There are times when Liverpool just plain annoy me. There are times when I look back at all the personal and financial sacrifices I’ve made over the years in their name and wondered just why I bothered. When Liverpool were played off the park in the first half against Blackpool in 2010 I sat in my seat and thought about leaving the ground early for the first and only time in my life. That was an especial low point. Just why, I wondered, do I give so much time and devotion to something so capable of hurting me.
Today is the reason why.
Days like today. Days when you sit back and hope for three hours injury time just because the lads are so rampant.
There’s no such thing as a perfect game. Sure, you can point at the hammerings – the 9-0 against Palace in 1989 and the 8-0 against Besiktas – but there were still mistakes in those games. I can dimly recall Palace hitting a post on that September night though that may be a false memory. Today’s trouncing of Arsenal wasn’t perfect either as we should have won 14-0. What’s more it’s Arsenal and even when they’re bad they can still force errors and score, but today was as good as – if not better – than anyone could have supposed. I fancied a win, maybe even a convincing one, but not that performance, that dominance.
It was more than a 4-0 home win against a side low on confidence and ambition. Far more. It was a seismic win. It was a message.
The top six sides are forever jostling between themselves for supremacy and that battle is always transitory. One week one club noses ahead, the next another can come from nowhere and take the top spot. At the moment, Manchester United are ahead of the rest while Chelsea are putting the horror show of Burnley behind them and getting on with a run. Spurs haven’t settled at Wembley yet and City are eerily reminiscent of Liverpool with their frightening attack and leaky defence. Liverpool are gaining ground and find themselves in second place already.
Arsenal are looking like a side who don’t fancy a fight. They look like a gap year club.
It’s always dangerous to make predictions of this kind, but I can see some similarities between them and the Liverpool sides of 1991-1994. Those were the years when the Reds ran head first into calamity and were unable to deal with the reality that other teams would quite like to be League champions. What’s more, other sides fancied their chances playing against us and getting something other than the usual shellacking.
Everyone who likes football can see where Arsenal’s strengths lie. They can overwhelm sides with their passing and movement and, when the mood is upon them, are capable of absolutely hammering even the strongest opposition. If you show them fear or a little too much respect, they need no second invitation to kick you in the nuts. Repeatedly.
But over the last few years their soft underbelly has been on show more and more frequently and while it’s lovely to watch their flair players do beautiful things, sometimes they just don’t like the rough stuff. As Souness said of them a while back they are ‘a team of son-in-laws’ – always nice, always keen to impress and show how pleasant and well-mannered they can be. Liverpool in the early 90s were the same when Molby and Whelan’s midriffs expanded with every passing week. By the time the Sky era kicked in, Liverpool were getting flabby.
That’s not to say that Arsenal are chubby. It’s far worse than that. They’ve got lazy. Complacent even. Arrogant. Their starting eleven seemed to think that we would be cowed just at the sight of their kits.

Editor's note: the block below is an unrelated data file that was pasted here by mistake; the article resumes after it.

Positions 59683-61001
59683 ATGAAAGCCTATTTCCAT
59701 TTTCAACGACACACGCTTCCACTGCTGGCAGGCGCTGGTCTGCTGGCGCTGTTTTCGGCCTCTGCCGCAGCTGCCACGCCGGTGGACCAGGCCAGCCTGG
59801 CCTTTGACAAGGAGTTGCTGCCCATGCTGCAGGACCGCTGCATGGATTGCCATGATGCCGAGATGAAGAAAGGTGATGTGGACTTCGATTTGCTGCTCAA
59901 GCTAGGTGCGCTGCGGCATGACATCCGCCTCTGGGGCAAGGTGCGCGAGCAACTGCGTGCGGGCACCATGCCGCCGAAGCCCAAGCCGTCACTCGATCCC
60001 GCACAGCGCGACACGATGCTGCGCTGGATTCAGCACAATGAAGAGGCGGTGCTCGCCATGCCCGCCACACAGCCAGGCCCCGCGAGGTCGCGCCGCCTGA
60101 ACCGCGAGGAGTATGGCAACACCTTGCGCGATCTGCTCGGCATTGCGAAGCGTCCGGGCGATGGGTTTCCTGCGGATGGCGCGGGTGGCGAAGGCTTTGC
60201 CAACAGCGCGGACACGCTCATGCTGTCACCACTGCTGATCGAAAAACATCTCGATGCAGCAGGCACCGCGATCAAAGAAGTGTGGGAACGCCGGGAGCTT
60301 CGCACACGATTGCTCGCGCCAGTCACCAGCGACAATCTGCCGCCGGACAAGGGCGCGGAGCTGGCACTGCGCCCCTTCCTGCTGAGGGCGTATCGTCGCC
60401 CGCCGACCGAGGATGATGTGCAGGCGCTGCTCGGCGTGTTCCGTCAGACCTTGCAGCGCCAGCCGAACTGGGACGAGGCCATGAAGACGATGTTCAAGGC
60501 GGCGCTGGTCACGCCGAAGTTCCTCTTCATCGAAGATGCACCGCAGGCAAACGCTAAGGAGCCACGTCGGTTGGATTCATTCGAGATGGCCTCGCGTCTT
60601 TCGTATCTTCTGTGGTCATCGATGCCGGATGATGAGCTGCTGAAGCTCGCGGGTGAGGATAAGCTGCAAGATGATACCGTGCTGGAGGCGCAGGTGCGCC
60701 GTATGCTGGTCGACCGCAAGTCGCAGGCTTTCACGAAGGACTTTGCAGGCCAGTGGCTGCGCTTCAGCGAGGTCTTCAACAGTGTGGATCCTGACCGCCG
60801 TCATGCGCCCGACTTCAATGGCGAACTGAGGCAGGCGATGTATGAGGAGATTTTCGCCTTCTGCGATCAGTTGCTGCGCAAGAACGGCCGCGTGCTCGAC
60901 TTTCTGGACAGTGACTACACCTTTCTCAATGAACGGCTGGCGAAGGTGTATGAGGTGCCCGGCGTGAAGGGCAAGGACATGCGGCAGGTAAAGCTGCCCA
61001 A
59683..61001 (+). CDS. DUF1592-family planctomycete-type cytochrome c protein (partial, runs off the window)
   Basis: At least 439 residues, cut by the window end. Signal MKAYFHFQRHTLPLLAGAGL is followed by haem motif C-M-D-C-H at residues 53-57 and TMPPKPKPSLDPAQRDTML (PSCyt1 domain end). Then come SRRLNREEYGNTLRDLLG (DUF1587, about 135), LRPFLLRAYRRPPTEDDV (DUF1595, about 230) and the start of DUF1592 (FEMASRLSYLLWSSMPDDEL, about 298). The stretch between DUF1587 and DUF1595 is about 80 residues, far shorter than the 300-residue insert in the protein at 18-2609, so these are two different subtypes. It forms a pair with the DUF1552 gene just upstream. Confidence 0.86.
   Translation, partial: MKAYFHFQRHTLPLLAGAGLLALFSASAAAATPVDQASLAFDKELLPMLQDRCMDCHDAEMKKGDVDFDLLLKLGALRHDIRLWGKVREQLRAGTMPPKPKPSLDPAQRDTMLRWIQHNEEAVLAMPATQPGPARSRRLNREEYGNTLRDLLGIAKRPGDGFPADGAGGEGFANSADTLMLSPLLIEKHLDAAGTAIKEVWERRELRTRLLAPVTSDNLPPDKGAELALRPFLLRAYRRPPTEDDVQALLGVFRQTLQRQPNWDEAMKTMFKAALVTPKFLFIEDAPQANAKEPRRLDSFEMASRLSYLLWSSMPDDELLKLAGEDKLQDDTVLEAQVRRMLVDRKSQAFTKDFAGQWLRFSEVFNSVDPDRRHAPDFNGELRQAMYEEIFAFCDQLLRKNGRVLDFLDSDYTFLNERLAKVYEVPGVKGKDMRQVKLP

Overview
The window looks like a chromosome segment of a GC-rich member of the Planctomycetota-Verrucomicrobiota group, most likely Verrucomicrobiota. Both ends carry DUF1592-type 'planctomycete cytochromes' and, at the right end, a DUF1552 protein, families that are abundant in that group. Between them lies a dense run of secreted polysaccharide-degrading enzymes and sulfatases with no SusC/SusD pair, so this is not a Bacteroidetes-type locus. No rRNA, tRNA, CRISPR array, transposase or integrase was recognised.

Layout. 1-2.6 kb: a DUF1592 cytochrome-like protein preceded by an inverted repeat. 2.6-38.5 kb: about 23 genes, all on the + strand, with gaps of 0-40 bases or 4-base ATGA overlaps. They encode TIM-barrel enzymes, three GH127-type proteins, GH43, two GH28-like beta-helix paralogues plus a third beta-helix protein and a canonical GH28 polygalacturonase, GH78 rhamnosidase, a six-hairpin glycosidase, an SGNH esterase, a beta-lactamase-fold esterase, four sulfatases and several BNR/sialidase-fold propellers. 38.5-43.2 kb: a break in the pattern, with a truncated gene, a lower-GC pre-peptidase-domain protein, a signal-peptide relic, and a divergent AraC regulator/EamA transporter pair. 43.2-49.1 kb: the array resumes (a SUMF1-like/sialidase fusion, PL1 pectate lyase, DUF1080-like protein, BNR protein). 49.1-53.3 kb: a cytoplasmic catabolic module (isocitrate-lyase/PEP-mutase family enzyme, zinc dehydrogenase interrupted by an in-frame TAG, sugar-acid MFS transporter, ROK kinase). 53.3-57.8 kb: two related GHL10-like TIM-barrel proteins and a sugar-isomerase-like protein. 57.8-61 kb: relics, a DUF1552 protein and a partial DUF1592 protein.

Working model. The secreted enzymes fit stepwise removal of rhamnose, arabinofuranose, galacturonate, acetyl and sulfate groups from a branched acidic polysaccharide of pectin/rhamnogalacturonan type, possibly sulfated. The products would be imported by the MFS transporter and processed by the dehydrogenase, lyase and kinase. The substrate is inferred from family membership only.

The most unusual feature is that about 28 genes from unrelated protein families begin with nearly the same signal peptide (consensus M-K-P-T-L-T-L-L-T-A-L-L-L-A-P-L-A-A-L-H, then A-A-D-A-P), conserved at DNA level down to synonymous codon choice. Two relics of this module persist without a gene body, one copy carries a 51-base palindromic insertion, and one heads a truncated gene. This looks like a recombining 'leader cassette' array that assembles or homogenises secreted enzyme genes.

Look at their central midfield. If I were an Arsenal fan in the ground at half time I would have done all I could to get my hands on the substitution notification board, type in Aaron Ramsey’s number and hold it aloft in the hope that Wenger would see it and nod accordingly.
The Welshman was everything that Emre Can wasn’t. I’ve not always been a Can fan, but he was exactly what Arsenal needed and didn’t have. Physical in the challenge, cute in possession and a tank when moving with the ball. What he didn’t do was throw his hands up in the air and complain to his teammates when the right ball didn’t come off. You know what teams do that? Teams on the decline.
Liverpool are far from the finished article and there are many concerns about the squad and first team, but there is something oh so right about them at the moment. They are swift, they are headstrong but most of all they are hungry. At 4-0 they wanted more goals. They craved them. Not for them the acceptable tactic of just seeing the game out. No. Liverpool were starving for goals and Arsenal were offering up space and chances in ladles.
So when the top six meet each other it becomes a huge opportunity to set down a marker and even win to such an extent that, like the chubby Reds of the early 90s, they realise that they are beatable and not just by the elite – but by everyone.
Liverpool took more than three points from the Gunners today. They took their self-respect. It was like watching a wrestling challenger throw a champion out of the ring. Arsenal didn’t deserve to be in the same ring as the Reds today and they knew it.
13 years ago Arsenal went through a whole League campaign without defeat. Thirteen years is a long time but, watching that today, it must seem like centuries for their fans.
But none of this should take anything away from Liverpool. Their attitude was magnificent and while the three forwards will claim the headlines and plaudits, the midfield three were frighteningly good. Henderson badgered everyone until they yielded possession; Gini danced and was everywhere while the imperious Can showed just why the owners had better get a decent contract offer on the table. He was a revelation today. An absolute revelation.
Momentum is vital in a league campaign and it seems that both clubs are hurtling in different directions.
Enjoy the international break. Let’s hope that Manchester City sleep uncomfortably tonight.